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I have of late been entranced by pastor, preacher, and writer John Piper. I just finished his book, The Pleasures of God, and I have started working my way through his Romans sermons series (I’ve finished about twenty sermons, and we aren’t out of chapter 1 yet!).


Briefly, here is what I love about Piper and his theology:

  • He is passionately and intelligently Calvinistic. He brings passages from the entire Bible together to show just how explicitly sovereign the Bible portrays God to be.
  • At the same time, his Calvinism does not become an overly-intellectual exercise that leaves his audience smug with their own knowledge of the Bible and theology, but instead he is committed to glorifying the God of the Bible. He said in a sermon (I’m paraphrasing) that his mission is not to dissect God, but to proclaim him in his glory. Although Piper is not one of the most enjoyable speakers I have ever listened to, his sermons carry great weight because they unashamedly glorify God.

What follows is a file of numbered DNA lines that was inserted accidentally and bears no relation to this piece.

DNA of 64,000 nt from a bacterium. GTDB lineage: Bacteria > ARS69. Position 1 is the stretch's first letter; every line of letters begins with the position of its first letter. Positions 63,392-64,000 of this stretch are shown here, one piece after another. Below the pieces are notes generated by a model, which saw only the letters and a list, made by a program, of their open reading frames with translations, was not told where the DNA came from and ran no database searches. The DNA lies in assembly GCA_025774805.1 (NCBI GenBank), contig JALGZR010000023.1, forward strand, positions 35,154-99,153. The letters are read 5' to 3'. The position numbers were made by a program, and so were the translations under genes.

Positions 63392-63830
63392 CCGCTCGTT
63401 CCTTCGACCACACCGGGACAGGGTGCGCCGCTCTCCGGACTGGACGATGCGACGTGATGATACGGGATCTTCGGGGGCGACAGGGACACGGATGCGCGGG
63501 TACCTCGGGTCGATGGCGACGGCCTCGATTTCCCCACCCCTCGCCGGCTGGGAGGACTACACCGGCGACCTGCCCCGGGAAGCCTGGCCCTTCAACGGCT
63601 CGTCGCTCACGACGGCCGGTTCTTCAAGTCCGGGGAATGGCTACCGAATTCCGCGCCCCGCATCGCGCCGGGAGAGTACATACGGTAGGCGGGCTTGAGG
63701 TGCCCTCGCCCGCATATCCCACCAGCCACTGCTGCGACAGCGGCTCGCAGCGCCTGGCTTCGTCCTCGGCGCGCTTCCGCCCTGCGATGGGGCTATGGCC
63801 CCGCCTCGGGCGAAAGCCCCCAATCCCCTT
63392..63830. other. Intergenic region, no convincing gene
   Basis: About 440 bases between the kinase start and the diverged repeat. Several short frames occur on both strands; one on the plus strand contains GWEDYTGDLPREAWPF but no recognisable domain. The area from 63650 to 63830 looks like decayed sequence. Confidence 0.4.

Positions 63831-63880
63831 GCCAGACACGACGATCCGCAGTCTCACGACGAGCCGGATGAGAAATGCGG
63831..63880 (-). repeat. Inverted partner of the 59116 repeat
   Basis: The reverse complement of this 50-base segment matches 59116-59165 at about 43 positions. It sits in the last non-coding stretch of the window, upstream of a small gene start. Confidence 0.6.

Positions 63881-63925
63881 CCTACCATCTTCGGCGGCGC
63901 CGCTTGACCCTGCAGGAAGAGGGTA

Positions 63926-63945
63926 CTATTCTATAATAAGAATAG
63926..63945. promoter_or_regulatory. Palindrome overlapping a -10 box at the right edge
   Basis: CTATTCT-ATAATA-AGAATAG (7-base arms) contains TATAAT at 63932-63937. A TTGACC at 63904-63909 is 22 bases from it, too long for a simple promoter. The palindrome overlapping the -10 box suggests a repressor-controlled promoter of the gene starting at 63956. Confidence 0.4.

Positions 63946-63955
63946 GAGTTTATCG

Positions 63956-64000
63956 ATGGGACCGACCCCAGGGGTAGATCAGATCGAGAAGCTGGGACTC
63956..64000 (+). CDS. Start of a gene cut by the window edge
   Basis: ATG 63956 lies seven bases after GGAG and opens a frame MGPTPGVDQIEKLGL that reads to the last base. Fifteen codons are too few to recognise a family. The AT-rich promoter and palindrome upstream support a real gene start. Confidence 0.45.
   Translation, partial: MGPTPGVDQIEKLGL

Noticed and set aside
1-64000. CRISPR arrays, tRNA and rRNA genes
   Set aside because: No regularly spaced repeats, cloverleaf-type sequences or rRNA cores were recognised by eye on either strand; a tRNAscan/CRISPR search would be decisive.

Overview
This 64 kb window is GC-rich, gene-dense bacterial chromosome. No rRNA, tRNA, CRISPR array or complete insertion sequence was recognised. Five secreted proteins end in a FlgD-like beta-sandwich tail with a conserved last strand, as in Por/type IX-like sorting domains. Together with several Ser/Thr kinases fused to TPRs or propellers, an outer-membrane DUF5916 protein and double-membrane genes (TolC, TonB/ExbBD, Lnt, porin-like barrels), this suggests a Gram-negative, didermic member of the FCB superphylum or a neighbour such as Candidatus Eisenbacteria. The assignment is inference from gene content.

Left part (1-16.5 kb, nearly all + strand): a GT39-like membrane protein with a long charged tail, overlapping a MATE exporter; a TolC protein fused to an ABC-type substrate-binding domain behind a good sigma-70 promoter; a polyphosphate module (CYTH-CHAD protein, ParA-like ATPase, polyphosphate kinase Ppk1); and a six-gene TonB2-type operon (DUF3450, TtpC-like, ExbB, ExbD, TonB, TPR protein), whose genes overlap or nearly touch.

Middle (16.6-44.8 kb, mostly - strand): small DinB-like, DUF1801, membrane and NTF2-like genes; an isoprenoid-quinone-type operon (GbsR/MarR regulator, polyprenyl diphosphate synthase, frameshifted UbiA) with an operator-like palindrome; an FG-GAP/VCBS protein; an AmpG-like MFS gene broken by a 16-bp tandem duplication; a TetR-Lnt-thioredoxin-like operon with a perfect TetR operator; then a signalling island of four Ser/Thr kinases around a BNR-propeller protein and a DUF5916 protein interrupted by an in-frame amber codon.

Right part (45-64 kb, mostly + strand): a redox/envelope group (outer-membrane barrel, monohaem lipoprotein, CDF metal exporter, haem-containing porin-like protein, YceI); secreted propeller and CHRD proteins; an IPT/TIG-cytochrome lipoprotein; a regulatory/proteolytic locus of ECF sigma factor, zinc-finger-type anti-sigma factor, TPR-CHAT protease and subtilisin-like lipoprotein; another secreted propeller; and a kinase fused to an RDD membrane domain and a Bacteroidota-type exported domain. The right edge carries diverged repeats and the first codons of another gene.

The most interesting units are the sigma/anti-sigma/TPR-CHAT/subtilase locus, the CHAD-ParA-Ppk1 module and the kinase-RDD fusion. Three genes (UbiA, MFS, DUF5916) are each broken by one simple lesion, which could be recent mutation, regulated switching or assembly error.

• He is committed to evangelism and missions. Moreover, his passion for evangelism does not come from a mere emotional desire to keep people from hell (although that component is a large part of his message), but he instead views evangelism and world missions as the means by which the glory of God is proclaimed and God’s fame is increased among the nations. His Calvinism does not constrain his idea of evangelism, but permeates through it: he greatly desires to bring those who are Christ’s own into the flock (John 10:16).


I wonder, though, how much every ministry should be like his. If I ever pastor a church, would it be wrong to pattern my ministry after his? (I would note that he patterns much of his ministry on that of Jonathan Edwards.) How much room for variation is there among churches where we all serve the same God, but, at the same time, that God takes pleasure in the diversity of his Body?


I guess, though, that I have several years to sort that stuff out. For the time being, I will just keep on reading, praying, and thinking.

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